It was one of the world's biggest stages with sold-out audiences that included John Lennon, George Harrison, Bob Dylan and David Bowie.
They were there to see a nervous Elvis Presley. Harrison came backstage in blue jeans and a denim shirt to wish him well. In his dressing room, Elvis "paced like a tiger," says "Memphis Mafia" member Jerry Schilling.
The June 1972 concert at Madison Square Garden was Elvis' first at a New York arena. All but one official photo of the event was lost for 36 years before they were found for a "Great Moments in New York" billboard campaign.
Twenty of the "Lost Photos" of Elvis in a white jumpsuit and cape now are mounted in an exhibition opening Friday at the Sincerely Elvis Museum in Graceland Plaza.
"The only other time I ever had a similar feeling was when I photographed the pope," says George Kalinsky, official photographer for Madison Square Garden. Kalinsky, who will be in Memphis for the opening, visited Elvis' dressing room. He was too nervous to shoot anything before Elvis went onstage. "I wanted to take pictures, but I certainly wasn't going to ask him. I didn't want to do anything that was going to upset anybody."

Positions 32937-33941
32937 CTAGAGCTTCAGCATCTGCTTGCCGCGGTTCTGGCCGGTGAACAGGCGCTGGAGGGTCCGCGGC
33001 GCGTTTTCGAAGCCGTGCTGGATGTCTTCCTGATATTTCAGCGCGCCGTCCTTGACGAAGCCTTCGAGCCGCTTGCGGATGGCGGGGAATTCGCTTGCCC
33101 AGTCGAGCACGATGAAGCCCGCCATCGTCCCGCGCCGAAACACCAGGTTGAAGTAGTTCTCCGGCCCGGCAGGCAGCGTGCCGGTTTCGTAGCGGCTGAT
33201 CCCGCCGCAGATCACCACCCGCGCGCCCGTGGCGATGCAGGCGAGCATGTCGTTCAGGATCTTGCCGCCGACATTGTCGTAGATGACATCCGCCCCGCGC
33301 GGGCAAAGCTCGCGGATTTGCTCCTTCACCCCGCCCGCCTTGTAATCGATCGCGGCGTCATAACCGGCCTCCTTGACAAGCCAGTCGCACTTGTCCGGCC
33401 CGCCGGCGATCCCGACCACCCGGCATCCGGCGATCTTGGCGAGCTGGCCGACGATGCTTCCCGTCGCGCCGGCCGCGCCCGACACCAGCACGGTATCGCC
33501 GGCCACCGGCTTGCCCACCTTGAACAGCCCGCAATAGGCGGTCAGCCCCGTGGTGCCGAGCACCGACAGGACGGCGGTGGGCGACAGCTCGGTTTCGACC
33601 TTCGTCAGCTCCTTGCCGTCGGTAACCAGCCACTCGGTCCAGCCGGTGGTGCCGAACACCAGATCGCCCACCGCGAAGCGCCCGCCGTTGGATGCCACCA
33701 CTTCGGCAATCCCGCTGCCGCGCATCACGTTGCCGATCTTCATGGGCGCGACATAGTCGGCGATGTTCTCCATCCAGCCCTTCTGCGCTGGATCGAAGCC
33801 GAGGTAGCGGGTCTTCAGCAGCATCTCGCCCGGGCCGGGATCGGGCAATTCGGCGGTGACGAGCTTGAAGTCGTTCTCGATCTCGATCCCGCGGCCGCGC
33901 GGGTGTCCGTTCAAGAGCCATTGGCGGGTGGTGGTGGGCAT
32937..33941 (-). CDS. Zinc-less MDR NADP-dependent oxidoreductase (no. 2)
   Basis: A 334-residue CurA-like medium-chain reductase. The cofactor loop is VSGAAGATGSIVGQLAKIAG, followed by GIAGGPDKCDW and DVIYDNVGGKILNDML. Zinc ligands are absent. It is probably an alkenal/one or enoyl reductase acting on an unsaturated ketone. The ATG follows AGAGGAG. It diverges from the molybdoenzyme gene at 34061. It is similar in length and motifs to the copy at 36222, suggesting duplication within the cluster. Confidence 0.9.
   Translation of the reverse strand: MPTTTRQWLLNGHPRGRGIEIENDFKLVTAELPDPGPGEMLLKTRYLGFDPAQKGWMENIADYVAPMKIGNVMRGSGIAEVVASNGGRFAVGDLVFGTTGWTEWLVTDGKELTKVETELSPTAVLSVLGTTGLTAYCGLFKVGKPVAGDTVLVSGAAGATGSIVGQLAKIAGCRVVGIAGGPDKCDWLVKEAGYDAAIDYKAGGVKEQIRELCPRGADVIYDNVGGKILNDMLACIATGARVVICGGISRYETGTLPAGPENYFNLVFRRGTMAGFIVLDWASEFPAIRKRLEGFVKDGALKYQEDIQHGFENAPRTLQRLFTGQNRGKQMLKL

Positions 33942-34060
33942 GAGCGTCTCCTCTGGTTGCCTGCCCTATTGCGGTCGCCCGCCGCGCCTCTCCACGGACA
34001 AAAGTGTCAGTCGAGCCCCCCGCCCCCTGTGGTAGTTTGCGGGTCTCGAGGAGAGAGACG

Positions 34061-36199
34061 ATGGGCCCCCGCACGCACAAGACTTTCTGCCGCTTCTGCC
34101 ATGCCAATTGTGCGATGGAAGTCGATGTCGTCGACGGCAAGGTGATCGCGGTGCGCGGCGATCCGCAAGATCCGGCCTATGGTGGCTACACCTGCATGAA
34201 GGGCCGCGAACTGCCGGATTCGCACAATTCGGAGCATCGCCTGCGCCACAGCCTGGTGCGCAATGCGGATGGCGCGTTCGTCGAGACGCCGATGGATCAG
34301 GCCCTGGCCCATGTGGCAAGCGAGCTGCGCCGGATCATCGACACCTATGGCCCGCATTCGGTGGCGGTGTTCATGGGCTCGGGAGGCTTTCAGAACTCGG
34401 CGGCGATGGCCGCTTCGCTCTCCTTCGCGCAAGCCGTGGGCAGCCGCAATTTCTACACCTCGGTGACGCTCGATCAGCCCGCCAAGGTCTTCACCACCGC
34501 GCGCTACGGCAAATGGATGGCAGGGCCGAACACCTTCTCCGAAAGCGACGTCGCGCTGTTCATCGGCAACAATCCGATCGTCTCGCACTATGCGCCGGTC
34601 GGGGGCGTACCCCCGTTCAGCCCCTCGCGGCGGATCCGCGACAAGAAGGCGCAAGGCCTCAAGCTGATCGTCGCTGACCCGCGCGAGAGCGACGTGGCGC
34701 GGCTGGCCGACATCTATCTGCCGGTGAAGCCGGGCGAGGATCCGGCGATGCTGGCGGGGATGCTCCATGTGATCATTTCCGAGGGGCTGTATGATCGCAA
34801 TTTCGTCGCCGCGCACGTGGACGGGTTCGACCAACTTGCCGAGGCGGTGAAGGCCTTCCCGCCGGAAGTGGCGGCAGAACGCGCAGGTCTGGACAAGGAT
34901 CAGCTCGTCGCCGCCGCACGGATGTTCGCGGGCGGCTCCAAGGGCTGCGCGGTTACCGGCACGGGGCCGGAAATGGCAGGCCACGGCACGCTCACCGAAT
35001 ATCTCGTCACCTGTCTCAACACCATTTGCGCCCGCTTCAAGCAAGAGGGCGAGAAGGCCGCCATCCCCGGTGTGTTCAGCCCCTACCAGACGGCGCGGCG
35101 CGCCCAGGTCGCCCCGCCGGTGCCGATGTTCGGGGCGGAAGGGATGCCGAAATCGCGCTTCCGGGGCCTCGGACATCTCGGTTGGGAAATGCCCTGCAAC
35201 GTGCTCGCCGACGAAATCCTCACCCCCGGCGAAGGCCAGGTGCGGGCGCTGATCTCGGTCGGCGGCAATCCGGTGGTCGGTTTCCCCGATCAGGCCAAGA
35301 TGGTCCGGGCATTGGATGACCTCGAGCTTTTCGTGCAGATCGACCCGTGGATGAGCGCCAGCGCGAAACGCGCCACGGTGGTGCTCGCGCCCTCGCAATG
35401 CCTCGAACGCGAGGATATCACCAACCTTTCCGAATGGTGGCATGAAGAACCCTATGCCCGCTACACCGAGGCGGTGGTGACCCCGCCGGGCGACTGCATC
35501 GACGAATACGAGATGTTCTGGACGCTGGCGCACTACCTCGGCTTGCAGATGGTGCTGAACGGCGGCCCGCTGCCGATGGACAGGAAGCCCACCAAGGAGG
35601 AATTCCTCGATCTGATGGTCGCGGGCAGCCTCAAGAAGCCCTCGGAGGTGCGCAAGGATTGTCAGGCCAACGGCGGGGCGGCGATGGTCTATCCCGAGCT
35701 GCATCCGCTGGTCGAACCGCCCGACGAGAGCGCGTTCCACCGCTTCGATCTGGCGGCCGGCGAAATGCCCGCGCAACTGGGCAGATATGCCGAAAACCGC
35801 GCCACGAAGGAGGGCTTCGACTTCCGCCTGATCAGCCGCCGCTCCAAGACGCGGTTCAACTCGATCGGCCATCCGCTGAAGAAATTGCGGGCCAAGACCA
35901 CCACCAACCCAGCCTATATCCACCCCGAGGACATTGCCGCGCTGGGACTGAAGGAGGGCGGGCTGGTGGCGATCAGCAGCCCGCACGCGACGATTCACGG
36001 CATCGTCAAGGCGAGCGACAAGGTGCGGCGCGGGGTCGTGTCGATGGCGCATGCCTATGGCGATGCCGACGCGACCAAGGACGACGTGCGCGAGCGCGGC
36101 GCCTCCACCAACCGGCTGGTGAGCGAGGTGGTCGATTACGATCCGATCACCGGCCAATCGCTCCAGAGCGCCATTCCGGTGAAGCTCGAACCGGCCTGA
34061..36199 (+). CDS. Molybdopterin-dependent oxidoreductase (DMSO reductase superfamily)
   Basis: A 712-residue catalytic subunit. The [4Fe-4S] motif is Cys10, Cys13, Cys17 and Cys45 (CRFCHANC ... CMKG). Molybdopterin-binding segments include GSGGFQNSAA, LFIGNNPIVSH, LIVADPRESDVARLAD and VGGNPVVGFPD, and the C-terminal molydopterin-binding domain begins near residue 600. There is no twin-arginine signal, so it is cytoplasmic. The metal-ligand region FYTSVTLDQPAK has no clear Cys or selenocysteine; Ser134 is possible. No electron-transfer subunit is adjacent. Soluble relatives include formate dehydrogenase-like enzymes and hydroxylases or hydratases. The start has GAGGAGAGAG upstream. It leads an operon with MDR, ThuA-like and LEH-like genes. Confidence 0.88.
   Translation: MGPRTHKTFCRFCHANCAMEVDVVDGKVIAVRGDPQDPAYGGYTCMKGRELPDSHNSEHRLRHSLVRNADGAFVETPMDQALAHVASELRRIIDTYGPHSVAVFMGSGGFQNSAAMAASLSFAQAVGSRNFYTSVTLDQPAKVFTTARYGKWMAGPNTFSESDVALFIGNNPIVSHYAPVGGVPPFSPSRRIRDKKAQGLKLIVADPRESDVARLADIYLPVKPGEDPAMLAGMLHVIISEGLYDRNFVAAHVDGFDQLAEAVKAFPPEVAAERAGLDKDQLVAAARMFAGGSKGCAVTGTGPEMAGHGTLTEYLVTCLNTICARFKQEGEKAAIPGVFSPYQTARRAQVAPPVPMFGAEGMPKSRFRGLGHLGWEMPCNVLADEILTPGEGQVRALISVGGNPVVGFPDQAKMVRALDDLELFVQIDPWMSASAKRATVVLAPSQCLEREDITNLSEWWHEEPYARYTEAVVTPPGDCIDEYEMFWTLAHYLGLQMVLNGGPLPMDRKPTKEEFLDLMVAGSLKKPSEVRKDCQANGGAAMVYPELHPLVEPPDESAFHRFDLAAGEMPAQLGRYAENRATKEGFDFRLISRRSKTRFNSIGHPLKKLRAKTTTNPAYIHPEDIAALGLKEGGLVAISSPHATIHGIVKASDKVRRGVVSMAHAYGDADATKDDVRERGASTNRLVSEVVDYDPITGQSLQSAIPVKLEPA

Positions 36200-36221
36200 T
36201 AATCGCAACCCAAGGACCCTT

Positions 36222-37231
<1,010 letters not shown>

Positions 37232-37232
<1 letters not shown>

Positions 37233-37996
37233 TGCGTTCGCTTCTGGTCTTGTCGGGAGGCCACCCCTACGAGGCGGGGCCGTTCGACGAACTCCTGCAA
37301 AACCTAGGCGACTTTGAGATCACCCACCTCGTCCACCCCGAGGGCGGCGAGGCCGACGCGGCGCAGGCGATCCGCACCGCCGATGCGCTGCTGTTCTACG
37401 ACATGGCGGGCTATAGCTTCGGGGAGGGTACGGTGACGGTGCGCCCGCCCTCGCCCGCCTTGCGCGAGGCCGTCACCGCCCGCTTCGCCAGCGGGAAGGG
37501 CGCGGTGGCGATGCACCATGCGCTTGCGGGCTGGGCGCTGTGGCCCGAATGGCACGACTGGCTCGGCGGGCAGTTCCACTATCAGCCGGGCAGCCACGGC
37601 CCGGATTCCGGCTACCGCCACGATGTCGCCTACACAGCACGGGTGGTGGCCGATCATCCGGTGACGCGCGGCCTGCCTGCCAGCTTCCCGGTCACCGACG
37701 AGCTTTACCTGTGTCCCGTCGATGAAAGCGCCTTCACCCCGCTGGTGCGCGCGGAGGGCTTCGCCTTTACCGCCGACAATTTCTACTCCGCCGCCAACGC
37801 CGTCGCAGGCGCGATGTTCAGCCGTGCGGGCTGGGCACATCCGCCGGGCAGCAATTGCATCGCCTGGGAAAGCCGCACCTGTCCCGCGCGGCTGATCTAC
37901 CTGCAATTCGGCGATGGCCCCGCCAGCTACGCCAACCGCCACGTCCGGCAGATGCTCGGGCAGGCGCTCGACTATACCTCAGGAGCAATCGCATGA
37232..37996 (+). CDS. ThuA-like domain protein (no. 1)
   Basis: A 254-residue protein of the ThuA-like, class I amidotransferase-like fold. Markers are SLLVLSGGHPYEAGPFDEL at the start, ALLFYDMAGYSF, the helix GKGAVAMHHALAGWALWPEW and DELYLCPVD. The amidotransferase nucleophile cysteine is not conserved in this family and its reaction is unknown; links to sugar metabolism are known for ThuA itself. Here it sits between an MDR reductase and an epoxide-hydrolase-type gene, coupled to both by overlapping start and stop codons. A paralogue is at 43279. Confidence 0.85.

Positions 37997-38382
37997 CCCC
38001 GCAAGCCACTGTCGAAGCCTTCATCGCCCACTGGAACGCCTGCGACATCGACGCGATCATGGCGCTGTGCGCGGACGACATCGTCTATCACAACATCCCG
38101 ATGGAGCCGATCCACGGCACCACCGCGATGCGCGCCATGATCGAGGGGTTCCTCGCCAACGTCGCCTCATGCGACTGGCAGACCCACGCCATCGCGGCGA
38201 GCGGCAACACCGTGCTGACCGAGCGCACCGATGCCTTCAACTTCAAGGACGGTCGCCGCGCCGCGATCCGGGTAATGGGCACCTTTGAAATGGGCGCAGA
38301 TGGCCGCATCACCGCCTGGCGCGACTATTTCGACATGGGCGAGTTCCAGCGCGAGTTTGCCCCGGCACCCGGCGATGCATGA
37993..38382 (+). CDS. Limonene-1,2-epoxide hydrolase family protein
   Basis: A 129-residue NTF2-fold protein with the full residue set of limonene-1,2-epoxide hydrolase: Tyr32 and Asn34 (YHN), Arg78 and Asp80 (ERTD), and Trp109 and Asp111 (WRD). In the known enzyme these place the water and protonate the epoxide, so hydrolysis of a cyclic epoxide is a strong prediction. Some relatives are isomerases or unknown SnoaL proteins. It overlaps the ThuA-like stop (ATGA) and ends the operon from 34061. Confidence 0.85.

Elvis already seemed "visibly concerned." It was a concern Schilling describes as "a good positive nervousness, the kind that keeps people on their toes." Elvis, who always paced before going onstage, arrived as late as possible. "He never liked to get to a show more than 10 minutes before show time."
For him, the Garden would become routine. The arena had to add a concert, turning Elvis' appearance into a history-making four sold-out concerts.
For Kalinsky, it confirmed that Elvis was the most charismatic performer to hit the stage. The Garden's official photographer for 40 years, he has shot everyone from Janis Joplin to Pope John Paul II. The billboard campaign put Elvis on a 36-by-76-foot Times Square billboard towering above iconic Kalinsky photos of Frank Sinatra and Jimi Hendrix.
Kalinsky said the 1972 photo "has to be right up there in terms of the great shots" he has made.
In those 40 years, Kalinsky says only Elvis, Sinatra and Tony Bennett could make the fans cry. "But I think it's Elvis who still has more fans than any other performer, dead or alive."
Lost photos of Elvis
When: Opens at 10 a.m. Friday and runs through Labour Day
Where: Sincerely Elvis Museum, Graceland Plaza
Admission: $7 adults, $3.50 children, or free with a $32 Graceland platinum ticket
Michael Lollar - www.commercialappeal.com
Posted: 24th. May 2008